"It's been eight years now and we have seen a lot of developments," Rashid says, "but a lot of these developments are not clear to outsiders, simply because this movement has remained underground -- and its leadership, for example, is not clear."
Although Tahir Yuldash is still considered its main leader, Pakistani media reports suggest the ranks of the IMU have been influenced greatly by rival groups and the increasing presence of Tajiks, Turkmen, and other Central Asians.
Rashid says that while in Pakistan, the IMU attempted to transform itself into the Islamic Movement of Turkestan, but is now competing with new groups that are much more ideologically motivated and have forged closer alliances within the jihadist world.
As the increased focus on Pakistani tribal areas as a militant sanctuary prompted periodic Pakistani military forays and attacks by unmanned spy planes, militants like IMU gunmen might be seeking new sanctuaries.
Rashid says the conditions in some Central Asian states might be conducive to "a resurgence of these groups in Central Asia."
"I think they are counting on the fact that Uzbekistan, Tajikistan, and Kyrgyzstan are all facing extremely difficult economic situations -- the increase of poverty, joblessness, the loss of remittances from workers who are working in other parts of the former Soviet Union," Rashid says. "They are probably trying to take advantage of this very, very extreme economic situation that exists in Central Asia."
Back In The Headlines
As if on cue, a flurry of reports has emerged of the IMU returning to Central Asia, sparking fears throughout the region.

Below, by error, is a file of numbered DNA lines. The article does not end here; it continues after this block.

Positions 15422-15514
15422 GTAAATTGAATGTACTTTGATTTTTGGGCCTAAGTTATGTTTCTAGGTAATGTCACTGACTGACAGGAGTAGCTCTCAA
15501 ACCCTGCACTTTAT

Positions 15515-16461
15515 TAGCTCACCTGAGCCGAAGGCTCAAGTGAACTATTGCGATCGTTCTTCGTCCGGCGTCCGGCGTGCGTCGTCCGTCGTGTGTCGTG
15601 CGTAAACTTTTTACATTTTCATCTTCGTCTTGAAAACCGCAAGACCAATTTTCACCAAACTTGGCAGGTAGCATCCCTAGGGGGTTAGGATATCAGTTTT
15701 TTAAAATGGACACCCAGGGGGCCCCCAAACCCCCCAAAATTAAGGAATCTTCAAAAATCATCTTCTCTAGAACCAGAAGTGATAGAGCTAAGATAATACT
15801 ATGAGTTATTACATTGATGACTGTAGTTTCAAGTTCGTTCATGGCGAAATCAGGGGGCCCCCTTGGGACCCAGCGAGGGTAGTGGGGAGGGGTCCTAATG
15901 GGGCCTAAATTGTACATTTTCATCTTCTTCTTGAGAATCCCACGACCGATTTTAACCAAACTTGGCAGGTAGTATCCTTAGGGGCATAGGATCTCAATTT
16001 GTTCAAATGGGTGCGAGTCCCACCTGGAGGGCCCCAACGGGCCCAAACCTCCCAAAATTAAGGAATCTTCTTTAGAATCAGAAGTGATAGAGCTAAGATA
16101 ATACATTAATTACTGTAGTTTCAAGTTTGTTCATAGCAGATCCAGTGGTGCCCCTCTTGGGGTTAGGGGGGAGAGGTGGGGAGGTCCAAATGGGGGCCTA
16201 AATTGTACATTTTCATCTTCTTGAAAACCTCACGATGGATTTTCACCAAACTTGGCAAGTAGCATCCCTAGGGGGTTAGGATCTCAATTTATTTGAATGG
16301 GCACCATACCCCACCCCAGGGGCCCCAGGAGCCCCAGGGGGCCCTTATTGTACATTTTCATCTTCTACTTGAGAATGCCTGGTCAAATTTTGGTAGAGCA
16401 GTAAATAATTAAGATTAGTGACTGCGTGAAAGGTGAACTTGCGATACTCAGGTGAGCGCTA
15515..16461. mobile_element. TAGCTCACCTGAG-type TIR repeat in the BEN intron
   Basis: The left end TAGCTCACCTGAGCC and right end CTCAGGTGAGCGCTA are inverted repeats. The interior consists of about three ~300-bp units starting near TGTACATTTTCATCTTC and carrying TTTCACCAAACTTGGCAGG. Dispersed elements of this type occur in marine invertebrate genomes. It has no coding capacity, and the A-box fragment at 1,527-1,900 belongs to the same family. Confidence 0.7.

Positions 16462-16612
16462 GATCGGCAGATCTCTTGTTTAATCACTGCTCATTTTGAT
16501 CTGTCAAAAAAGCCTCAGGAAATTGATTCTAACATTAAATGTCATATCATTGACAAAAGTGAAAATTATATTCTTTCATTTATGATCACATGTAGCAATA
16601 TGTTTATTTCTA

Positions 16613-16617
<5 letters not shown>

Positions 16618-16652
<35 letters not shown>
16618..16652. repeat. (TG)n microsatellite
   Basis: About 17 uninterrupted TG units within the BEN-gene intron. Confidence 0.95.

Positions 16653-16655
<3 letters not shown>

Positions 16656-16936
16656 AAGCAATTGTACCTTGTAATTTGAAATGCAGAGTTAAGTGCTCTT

Since late May, attacks in Uzbekistan, Kyrgyzstan, and Tajikistan have all been blamed on the IMU.
Uzbekistan was the first in late May, when a small armed group crossed from Kyrgyzstan and attacked a border post, then a police station. The Uzbek government accused Kyrgyzstan of laxity in its internal security efforts, similar allegations to ones made in 1999 and 2000.
Kyrgyz authorities subsequently launched a security operation in the country's section of the Ferghana Valley.
In late June, a spokesman for the governor of Kyrgyzstan's Jalal-Abad Province reported that an encounter with IMU members had resulted in the death of one Kyrgyz security serviceman. At least nine people designated as IMU fighters had been killed in Kyrgyzstan by early July.
Preparing for an evening meal in the Tajik village of Garm, where weeks of rumor and security activity heightened fears that IMU militants were back in action
The problem then appeared to shift to Tajikistan. There were already reports that civil-war-era Islamic opposition field commander Mullo Abdullo had crossed from Afghanistan into Tajikistan in May with around 100 IMU fighters. In July, government security forces and the army reportedly clashed with armed fighters in the eastern Tavil-Dara region.
Tajikistan's Interior Ministry claimed on August 5 that 11 IMU militants had been killed and 20 captured in the operation in Tavil-Dara. Mullo Abdullo was not among them.
Twelve suspected IMU members went on trial in Uzbekistan at the start of August. Tajikistan's Supreme Court sentenced six IMU members at the end of July to jail terms.
The Kyrgyz, Tajik, and Uzbek governments do not appear to be coordinating their efforts to deal with the return of the IMU.
John MacLeod, acting director of the Central Asian program at the London-based Institute for War and Peace Reporting, says such a lack of cooperation is unsurprising, given their histories.
"I think in the Ferghana Valley if there is a resurgence in Islamic militancy, we'll see the Tajiks and the Kyrgyz and the Uzbeks very much doing their own thing on the security front," MacLeod says.
Observers might not have long to wait.
In late July, Tajik Interior Minister Abdurahim Qahhorov was already warning that the surge of operations by international coalition forces in Afghanistan might increase the likelihood of "terrorists, or anybody else who wants to live and seek safe haven" crossing into Tajik, Kyrgyz, and Uzbek territories.